Jesus said to her, “Did I not say to you that if you would believe you would see the glory of God?” Then they took away the stone from the place where the dead man was lying. And Jesus lifted up His eyes and said, “Father, I thank You that You have heard Me. And I know that You always hear Me, but because of the people who are standing by I said this, that they may believe that You sent Me.” Now when He had said these things, He cried with a loud voice, “Lazarus, come forth!” And he who had died came out bound hand and foot with grave clothes, and his face was wrapped with a cloth.
Jesus said to them, “Loose him, and let him go.”
I've been thinking about this passage of scripture a lot lately. It's a well known "bible story," and one most Christians have heard. But the part of the story that stands out to me isn't the typical portion that I've heard teachings on. The part that sticks with me is the very last line.
Jesus said to them, "Loose him, and let him go." (Emphasis mine.)
I see in this passage a parable of sorts about salvation. Lazarus was dead, but only at the word of the Lord was he brought to life again. Likewise, our salvation comes from Christ's work alone on the cross. But I love the last line because I think it foreshadows the fact that this was not actually the end of a story, but a beginning. I think that's true of a lot of the accounts we read in scripture. Where we have put a period, God has actually placed a comma.
Too many people are offered the false impression that salvation is the end of the story. And although it is a completed work in Christ, it's really the beginning of the walk of faith for the new believer. Life doesn't suddenly become simple, solved and easy because someone has given their life to Christ. Quite the contrary, in a lot of ways, things will get tougher for most.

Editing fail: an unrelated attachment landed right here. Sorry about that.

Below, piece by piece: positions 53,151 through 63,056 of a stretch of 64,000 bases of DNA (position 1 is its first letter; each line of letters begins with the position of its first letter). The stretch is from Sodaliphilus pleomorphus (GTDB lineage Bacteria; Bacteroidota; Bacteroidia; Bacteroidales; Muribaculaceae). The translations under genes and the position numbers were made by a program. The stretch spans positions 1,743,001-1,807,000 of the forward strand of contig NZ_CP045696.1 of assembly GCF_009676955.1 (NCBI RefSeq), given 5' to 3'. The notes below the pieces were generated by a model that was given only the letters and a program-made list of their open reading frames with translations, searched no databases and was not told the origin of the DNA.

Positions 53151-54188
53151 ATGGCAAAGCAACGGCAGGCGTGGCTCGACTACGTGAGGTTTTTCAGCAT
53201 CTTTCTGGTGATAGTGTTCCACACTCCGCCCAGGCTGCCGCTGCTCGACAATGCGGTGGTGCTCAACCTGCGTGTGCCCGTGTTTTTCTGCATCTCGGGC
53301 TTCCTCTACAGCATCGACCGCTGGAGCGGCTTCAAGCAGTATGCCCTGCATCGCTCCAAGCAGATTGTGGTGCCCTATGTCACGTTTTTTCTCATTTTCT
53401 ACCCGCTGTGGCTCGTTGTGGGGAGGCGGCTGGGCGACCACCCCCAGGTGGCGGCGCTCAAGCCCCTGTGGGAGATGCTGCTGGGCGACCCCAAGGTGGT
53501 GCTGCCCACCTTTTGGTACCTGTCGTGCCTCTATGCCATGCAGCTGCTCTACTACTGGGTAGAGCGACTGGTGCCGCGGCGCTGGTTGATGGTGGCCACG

Like Lazarus, despite the "resurrection life" that now lives inside of us, we are still walking in the "grave clothes" of the life we've lived before. And it wasn't Jesus Himself, who walked up and unwrapped Lazarus from the heavy clothes that entangled him, it was then that he called the community of disciples around him to become untangled so he could move forward free from the cloths.
That, to me, is the importance of discipleship. No one can walk the walk of faith alone or on their own. It's why the Bible tells us not to neglect the gathering together of fellowship with other believers. And it's also why though those of us who are disciples need to be reaching out, investing, and helping others untangle from the "grace" from where they have come before coming to the Lord.
Imagine in your mind the process. Anyone who has ever helped a toddler or an infant out of an outfit can imagine in their mind the process of untangling someone from the awkwardness of grave clothes. The squirming, the struggle, the process has to be led by someone outside of the clothes. It requires patience and intention. It's both a commitment, and a call. Investing in the kingdom means investing in individuals and doing it with a purpose.